Gary U.S. Bonds (born Gary Anderson, June 6, 1939) is an American rhythm and blues and rock 'n' roll singer. He is also a prolific songwriter.
Born in Jacksonville, Florida, Bonds was living in Norfolk, Virginia in the 1950's when he began singing publicly in church, and with a group called The Turks. He joined record producer Frank Guida's small Legrand label and Guida changed his name to U.S. Bonds in hopes that it would be confused with a public service announcement advertising the sale of government bonds and thus get more airtime. Bonds' first hit was the song "New Orleans", followed up by his only Number One hit, "Quarter To Three" in June 1961. Other hits include "School Is Out", "Dear Lady Twist" and "Twist, Twist Senora" in the early 1960s. In a 1963 tour of Europe, he headlined above The Beatles. In the late 1960s, the singer came to be known as Gary U.S. Bonds.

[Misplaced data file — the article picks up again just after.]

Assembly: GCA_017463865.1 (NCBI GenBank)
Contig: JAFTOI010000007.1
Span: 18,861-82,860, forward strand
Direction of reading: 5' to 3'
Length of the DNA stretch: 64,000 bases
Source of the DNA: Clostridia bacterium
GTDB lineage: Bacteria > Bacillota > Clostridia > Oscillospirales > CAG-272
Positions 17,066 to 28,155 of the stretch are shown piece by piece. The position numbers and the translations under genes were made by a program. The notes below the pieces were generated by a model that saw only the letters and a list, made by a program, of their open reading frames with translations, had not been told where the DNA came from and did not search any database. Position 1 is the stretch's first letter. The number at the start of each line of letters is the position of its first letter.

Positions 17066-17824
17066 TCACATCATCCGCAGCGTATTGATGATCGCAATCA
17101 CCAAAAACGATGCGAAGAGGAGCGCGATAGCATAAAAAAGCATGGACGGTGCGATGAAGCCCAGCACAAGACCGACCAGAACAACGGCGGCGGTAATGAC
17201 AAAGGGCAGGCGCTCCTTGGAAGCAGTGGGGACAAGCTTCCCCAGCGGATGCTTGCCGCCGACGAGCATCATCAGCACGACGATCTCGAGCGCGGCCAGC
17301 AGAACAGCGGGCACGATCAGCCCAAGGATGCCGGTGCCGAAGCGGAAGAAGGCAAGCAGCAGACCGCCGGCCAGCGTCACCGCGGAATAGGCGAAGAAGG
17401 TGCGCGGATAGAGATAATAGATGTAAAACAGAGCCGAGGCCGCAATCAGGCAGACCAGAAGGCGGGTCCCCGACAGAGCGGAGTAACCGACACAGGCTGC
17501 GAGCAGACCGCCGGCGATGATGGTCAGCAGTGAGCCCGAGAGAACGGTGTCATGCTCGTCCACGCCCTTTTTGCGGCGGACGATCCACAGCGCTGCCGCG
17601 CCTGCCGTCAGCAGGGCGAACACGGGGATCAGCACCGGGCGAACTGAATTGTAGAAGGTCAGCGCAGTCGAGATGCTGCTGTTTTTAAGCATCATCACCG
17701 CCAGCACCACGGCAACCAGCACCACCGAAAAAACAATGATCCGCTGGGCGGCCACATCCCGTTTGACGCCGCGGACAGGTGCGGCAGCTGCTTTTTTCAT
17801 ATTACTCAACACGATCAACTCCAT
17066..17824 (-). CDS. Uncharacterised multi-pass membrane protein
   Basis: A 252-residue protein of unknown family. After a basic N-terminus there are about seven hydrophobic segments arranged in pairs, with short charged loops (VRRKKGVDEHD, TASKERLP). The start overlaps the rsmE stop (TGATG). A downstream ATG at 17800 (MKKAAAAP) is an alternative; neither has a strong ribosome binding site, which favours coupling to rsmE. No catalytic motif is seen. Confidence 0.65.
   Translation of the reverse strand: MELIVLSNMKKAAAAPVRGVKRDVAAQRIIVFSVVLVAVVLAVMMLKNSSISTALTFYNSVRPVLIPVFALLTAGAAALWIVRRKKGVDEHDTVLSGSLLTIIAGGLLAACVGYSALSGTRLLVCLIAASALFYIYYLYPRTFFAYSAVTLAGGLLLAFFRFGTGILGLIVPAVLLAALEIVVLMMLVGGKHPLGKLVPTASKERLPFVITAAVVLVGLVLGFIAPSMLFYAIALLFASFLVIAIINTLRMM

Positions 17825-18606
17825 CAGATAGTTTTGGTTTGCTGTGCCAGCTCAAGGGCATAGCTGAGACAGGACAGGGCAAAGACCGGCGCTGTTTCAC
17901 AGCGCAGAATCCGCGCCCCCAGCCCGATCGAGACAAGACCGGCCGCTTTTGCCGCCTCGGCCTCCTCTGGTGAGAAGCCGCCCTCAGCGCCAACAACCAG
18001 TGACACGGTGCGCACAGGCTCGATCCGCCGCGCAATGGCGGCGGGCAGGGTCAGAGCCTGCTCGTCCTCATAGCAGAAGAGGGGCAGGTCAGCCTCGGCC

"Quarter To Three" appears on The Rock and Roll Hall of Fame's 500 Songs that Shaped Rock and Roll list.
In the early 1980s, Bonds had a career resurgence, working off collaborations with Bruce Springsteen, Steven Van Zandt, and the E Street Band. Later hits included "This Little Girl", "JolĂ© Blonde", and the liberal "Out Of Work". Bonds continues to release albums sporadically, and today is a mainstay of the nostalgia concert circuit.
While Gary U.S. Bonds is mostly known for achievements within Rhythm and Blues and Rock 'n' roll, he often transcends these genres, e.g. he has been nominated for the Country Music Association's "Songwriter of the Year" distinction. He is also a honoree of the Rhythm & Blues Foundation. Bonds is an accomplished golfer and often plays celebrity PGA events.